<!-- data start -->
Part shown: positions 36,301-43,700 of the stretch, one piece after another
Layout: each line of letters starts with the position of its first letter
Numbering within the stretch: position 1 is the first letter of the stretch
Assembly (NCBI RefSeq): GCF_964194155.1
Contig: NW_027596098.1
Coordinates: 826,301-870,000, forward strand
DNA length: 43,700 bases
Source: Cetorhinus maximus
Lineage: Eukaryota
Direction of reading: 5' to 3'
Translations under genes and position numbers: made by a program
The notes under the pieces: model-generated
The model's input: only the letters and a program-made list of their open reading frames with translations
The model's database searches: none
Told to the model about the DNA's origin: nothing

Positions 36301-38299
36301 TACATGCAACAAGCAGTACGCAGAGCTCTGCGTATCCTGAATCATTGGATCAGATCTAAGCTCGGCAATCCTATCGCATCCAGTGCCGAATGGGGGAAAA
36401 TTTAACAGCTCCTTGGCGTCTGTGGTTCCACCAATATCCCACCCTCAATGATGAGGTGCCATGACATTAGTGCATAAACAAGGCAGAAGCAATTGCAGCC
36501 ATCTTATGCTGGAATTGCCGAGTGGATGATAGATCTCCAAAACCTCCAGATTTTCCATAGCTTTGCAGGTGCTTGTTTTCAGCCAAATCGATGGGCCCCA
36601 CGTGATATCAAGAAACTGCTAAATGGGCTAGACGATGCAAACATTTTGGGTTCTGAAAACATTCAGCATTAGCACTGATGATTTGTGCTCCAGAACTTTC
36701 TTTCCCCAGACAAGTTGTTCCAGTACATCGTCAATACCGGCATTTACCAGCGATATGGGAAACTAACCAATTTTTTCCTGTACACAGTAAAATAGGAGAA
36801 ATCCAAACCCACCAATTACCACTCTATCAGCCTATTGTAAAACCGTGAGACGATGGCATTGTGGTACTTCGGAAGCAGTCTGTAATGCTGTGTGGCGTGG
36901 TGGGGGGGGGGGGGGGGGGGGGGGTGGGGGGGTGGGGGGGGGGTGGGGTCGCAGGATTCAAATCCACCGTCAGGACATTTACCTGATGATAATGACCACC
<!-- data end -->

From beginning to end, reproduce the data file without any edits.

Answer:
Part shown: positions 36,301-43,700 of the stretch, one piece after another
Layout: each line of letters starts with the position of its first letter
Numbering within the stretch: position 1 is the first letter of the stretch
Assembly (NCBI RefSeq): GCF_964194155.1
Contig: NW_027596098.1
Coordinates: 826,301-870,000, forward strand
DNA length: 43,700 bases
Source: Cetorhinus maximus
Lineage: Eukaryota
Direction of reading: 5' to 3'
Translations under genes and position numbers: made by a program
The notes under the pieces: model-generated
The model's input: only the letters and a program-made list of their open reading frames with translations
The model's database searches: none
Told to the model about the DNA's origin: nothing

Positions 36301-38299
36301 TACATGCAACAAGCAGTACGCAGAGCTCTGCGTATCCTGAATCATTGGATCAGATCTAAGCTCGGCAATCCTATCGCATCCAGTGCCGAATGGGGGAAAA
36401 TTTAACAGCTCCTTGGCGTCTGTGGTTCCACCAATATCCCACCCTCAATGATGAGGTGCCATGACATTAGTGCATAAACAAGGCAGAAGCAATTGCAGCC
36501 ATCTTATGCTGGAATTGCCGAGTGGATGATAGATCTCCAAAACCTCCAGATTTTCCATAGCTTTGCAGGTGCTTGTTTTCAGCCAAATCGATGGGCCCCA
36601 CGTGATATCAAGAAACTGCTAAATGGGCTAGACGATGCAAACATTTTGGGTTCTGAAAACATTCAGCATTAGCACTGATGATTTGTGCTCCAGAACTTTC
36701 TTTCCCCAGACAAGTTGTTCCAGTACATCGTCAATACCGGCATTTACCAGCGATATGGGAAACTAACCAATTTTTTCCTGTACACAGTAAAATAGGAGAA
36801 ATCCAAACCCACCAATTACCACTCTATCAGCCTATTGTAAAACCGTGAGACGATGGCATTGTGGTACTTCGGAAGCAGTCTGTAATGCTGTGTGGCGTGG
36901 TGGGGGGGGGGGGGGGGGGGGGGGTGGGGGGGTGGGGGGGGGGTGGGGTCGCAGGATTCAAATCCACCGTCAGGACATTTACCTGATGATAATGACCACC